Yes! Donors can attach restrictions to the use of their donation by drafting a gift agreement letter. By accepting that donation, your organization is obligated to follow those restrictions. You can, of course, politely decline the gift entirely if the restriction is for something you don’t really need.
Donating As a 501(c)(3) Organization
Now let’s take a look at some regulations that pertain to how a 501(c)(3) uses their own money.
Donations for 501(c)(3) are held to certain guidelines, and it's good to be cognizant of what can and cannot be done with donated money, as mistakes (even innocently made) can lead to grave consequences: loss of trust from your donors, decreased donations, and even losing your 501(c)(3) status.
Can my 501(c)(3) Donate Money to Another 501(c)(3)?
The short answer is yes, a 501(c)(3) may donate to another 501(c)(3).
While you can donate to another 501(c)(3), note that your organization is responsible for any misuse of funds by the receiving structure. Be sure to do your due diligence to ensure that the recipient of your gift is a legitimate organization, with solid values that line up with your own.
Nina is happy that she can donate to another 501(c)(3)!
Pro Tip: Think hard about whether any of the donors to your own 501(c)(3) would disapprove of the use of funds by the receiving organization. This is a good faith action, to ensure that your transaction is truly representative of your organization’s goals.
This is also a matter of public perception for your nonprofit: if there is any hint of scandal, misuse, or wrong-doing on the receiving end, your own 501(c)(3) will suffer for it even if the mistake was innocent on your part. Be sure to do thorough due diligence on how your money will be used.
But what about donating to a different category of 501(c) organizations?
Can a 501(c)(3) Donate to a 501(c)(4)?
A 501(c)(4) is a nonprofit organization that is very similar to a 501(c)(3) in a few ways, but very different in others. The key difference to note is that, in contrast to 501(c)(3)s, 501(c)(4)s can, and do, donate to political causes and campaigns.
A 501(c)(3) may donate to a 501(c)(4) charity on a very restricted basis. Extreme caution must be used to ensure that the donation is going to an organization that is in line with your own statement of purpose.
This can be tricky, so we highly suggest that you talk to a lawyer before taking any action.
501(c)(4) organizations can legally be affiliated with political action and lobbying, and it’s possible that an innocent donation on your part may end up funneled into a political campaign of some sort, or used in a way that is not in line with your own organization's intent and mission standards.
A misstep in this process could result in losing your organization’s 501(c)(3) status.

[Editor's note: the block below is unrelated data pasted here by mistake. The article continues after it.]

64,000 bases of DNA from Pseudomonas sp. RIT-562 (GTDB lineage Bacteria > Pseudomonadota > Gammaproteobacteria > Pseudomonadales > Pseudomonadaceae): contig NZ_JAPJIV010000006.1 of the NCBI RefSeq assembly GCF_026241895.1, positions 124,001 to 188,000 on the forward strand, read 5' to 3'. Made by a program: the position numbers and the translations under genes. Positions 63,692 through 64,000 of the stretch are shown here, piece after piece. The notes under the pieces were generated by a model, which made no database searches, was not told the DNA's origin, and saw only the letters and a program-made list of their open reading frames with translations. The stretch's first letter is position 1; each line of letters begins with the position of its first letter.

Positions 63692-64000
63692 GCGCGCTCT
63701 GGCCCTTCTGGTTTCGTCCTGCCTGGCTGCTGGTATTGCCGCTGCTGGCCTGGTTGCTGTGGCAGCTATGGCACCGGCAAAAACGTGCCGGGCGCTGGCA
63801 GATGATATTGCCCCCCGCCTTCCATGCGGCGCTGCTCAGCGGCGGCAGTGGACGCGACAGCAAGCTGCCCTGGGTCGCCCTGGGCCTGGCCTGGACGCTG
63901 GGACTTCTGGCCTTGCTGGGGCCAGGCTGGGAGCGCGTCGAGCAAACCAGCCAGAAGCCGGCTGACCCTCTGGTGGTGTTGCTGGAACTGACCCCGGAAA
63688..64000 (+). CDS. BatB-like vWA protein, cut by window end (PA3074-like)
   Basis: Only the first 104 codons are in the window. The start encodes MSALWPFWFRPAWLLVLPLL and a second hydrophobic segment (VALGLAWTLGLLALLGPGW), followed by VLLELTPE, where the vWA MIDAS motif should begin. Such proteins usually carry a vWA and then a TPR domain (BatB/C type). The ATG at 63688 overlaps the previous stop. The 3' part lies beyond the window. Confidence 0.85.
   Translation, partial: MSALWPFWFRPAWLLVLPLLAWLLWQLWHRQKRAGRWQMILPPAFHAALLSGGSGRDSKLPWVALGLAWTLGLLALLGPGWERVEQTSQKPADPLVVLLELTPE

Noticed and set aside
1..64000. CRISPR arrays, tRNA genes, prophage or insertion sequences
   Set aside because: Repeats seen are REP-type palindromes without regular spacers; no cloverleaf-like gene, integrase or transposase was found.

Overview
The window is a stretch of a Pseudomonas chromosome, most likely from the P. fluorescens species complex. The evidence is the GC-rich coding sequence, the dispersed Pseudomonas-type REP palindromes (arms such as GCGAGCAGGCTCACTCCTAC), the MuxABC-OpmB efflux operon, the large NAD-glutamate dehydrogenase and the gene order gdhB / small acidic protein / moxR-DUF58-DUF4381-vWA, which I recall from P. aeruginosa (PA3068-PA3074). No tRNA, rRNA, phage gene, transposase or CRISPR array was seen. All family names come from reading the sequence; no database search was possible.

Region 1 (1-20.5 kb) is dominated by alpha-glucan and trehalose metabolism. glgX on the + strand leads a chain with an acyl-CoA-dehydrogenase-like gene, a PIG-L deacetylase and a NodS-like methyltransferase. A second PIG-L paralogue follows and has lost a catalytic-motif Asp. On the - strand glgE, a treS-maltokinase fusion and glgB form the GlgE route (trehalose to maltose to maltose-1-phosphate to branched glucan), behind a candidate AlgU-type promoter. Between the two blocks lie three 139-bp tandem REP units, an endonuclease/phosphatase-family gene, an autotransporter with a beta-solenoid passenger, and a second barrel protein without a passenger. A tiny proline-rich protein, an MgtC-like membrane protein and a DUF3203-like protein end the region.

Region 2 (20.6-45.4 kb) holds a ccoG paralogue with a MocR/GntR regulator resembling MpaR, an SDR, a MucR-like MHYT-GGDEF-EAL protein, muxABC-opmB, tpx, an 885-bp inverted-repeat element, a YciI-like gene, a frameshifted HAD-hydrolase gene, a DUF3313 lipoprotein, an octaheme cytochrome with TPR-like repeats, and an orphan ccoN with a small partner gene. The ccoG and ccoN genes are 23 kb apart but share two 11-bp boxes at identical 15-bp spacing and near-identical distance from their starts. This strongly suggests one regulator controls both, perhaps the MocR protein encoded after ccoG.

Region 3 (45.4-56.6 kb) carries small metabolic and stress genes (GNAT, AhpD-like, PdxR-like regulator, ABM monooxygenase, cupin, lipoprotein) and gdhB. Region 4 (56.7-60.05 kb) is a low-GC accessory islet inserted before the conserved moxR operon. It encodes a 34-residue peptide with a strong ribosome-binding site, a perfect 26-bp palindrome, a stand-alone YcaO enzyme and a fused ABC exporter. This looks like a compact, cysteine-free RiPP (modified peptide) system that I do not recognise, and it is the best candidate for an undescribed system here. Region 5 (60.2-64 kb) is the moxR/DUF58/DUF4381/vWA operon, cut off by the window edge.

Can a 501(c)(3) Donate to a Political Campaign?
This one is a hard no. Even lobbying, political action’s little brother, is extremely limited for a 501(c)(3) organization. Political activity is outright prohibited.
Anthony is learning so much about 501(c)(3) donation rules!
Even unrestricted donation to a 501(c)(4) that indirectly benefits a political organization can put your nonprofit at risk of falling afoul of the political restrictions in place. Engaging in any kind of political activity will put you at risk of losing 501(c)(3) tax exempt status.
Can a 501(c)(3) Donate to an Individual?
A 501(c)(3) charitable organization can certainly make grants and donations to benefit a "worthy individual" who falls under the purview of the organization’s mission statement.
Note that this does not mean you can run campaigns to help your friend Gary pay off his car. You would have to instead give funds to a class of people (those who are struggling to pay off their cars), not specifically Gary.
Giving funds to individuals as a 501(c)(3) can be made in the form of scholarships, covering medical costs for those who are in medical debt, feeding the hungry, or housing the homeless.
Using The Right Tech To Get More Donations as a 501(c)(3)
With the growth and affordability of technology these days, there is one key factor to help boost your donation fundraising capacities: a donation management software. Using a software can help you:
Streamline donation flow
Boost campaign conversion
Reduce labor costs for donation management
Minimize accounting mistakes
Look for a fundraising software with features like video and image optimized templates for campaigns, and customizable donor databases.
This modernization might just be what you need to bring your 501(c)(3) to the next level.
As always, if you are ever uncertain about a question of the ethics of any given donation, or if there is a question of what is appropriate in your own donations, consult your tax accountant for clarification.